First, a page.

Fri, May 17, 2013 - Page 8 News List

Nation plays risky diplomacy game

By Dennis Hickey

Officially, Taipei attributes the recent breakthrough to the “East China Sea Peace Initiative” and the cordial relationship that the two countries have enjoyed for many years. And in some respects, the new fishing agreement is similar to Taipei’s peace proposal. For instance, both sides still claim sovereignty over the islands. And both sides have agreed to share the fishing rights.

Others have a different interpretation of events. During recent discussions with the author, the president of a prominent think tank in Taipei warned that “Taiwan is Japan’s only friend [in East Asia] and if they think they are losing this friend to China, they will go crazy.” The leaders in Tokyo may not have lost their minds, but some suspect the prospect of Taipei teaming up with Beijing was sufficient cause to push Tokyo into reaching out to Taiwan and softening its approach to the fishing dispute. As Lee Teng-hui (李登輝), former president of the ROC, observed, the “China factor” was the cause of Tokyo’s concession to Taiwan. Numerous Taiwan academics agree with this assessment. With respect to the PRC, it cannot be too pleased with developments.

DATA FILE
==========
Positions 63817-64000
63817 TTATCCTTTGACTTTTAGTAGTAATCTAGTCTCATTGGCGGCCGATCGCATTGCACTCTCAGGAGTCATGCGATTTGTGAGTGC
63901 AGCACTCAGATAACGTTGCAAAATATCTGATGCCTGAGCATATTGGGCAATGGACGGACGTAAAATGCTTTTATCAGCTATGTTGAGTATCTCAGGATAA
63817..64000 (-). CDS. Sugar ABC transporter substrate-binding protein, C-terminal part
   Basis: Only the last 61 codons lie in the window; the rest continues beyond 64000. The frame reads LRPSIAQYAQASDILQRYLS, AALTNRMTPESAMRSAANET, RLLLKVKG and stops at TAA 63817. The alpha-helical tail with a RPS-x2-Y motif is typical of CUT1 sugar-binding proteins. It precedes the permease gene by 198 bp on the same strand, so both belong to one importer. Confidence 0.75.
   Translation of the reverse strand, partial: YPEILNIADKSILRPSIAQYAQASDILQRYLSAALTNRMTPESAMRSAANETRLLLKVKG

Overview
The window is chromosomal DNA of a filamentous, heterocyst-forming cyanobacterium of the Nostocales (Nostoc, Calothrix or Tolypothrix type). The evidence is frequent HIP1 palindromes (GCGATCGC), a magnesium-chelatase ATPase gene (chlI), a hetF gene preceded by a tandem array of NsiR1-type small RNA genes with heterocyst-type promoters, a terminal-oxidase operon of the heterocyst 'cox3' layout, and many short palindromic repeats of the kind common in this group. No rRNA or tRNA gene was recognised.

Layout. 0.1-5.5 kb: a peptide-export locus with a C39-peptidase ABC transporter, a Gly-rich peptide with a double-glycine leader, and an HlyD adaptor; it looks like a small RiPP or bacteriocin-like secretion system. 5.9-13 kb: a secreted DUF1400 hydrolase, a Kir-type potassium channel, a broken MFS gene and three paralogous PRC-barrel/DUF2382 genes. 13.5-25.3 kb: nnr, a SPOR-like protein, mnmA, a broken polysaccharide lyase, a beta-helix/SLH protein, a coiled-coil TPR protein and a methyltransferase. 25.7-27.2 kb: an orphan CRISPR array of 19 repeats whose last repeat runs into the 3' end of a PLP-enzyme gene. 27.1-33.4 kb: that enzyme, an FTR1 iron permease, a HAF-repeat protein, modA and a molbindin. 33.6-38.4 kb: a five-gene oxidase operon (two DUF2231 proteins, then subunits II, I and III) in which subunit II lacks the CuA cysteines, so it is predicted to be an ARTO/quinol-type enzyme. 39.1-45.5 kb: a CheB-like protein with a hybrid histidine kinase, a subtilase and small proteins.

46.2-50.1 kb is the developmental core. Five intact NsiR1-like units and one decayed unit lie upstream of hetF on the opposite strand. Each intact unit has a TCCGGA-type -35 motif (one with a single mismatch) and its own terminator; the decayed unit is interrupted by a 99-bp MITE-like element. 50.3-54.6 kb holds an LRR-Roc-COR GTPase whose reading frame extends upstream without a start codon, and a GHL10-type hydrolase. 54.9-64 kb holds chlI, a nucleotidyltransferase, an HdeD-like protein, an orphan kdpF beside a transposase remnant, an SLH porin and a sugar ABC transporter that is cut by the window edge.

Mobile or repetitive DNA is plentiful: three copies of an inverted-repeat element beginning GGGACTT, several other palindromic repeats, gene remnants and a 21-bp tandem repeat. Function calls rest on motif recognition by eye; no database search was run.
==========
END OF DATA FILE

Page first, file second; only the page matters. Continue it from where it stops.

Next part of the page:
An op-ed in China’s Global Times complained that Taipei had used Beijing and/or the threat of a united front to wrest concessions from Tokyo. The editorial emphasized that “Taiwan alone cannot compete with Japan.” The Global Times editorial could be correct. But this episode also shows that Beijing needs to approach the cross-strait relationship in a more pragmatic way and adopt some new thinking on the concepts of sovereignty and the political status of the ROC. Recent events show that meaningful cross-strait cooperation on a host of international issues will be difficult — if not impossible — so long as Beijing embraces the archaic policy that insists the government in Taipei does not exist. In fact, it is possible that both Japan and China will now see a need to recalibrate their respective policies toward Taiwan if they hope to enlist its support on significant regional matters.

Dennis Hickey is the director of the Graduate Program in Global Studies and distinguished professor of Political Science at Missouri State University.

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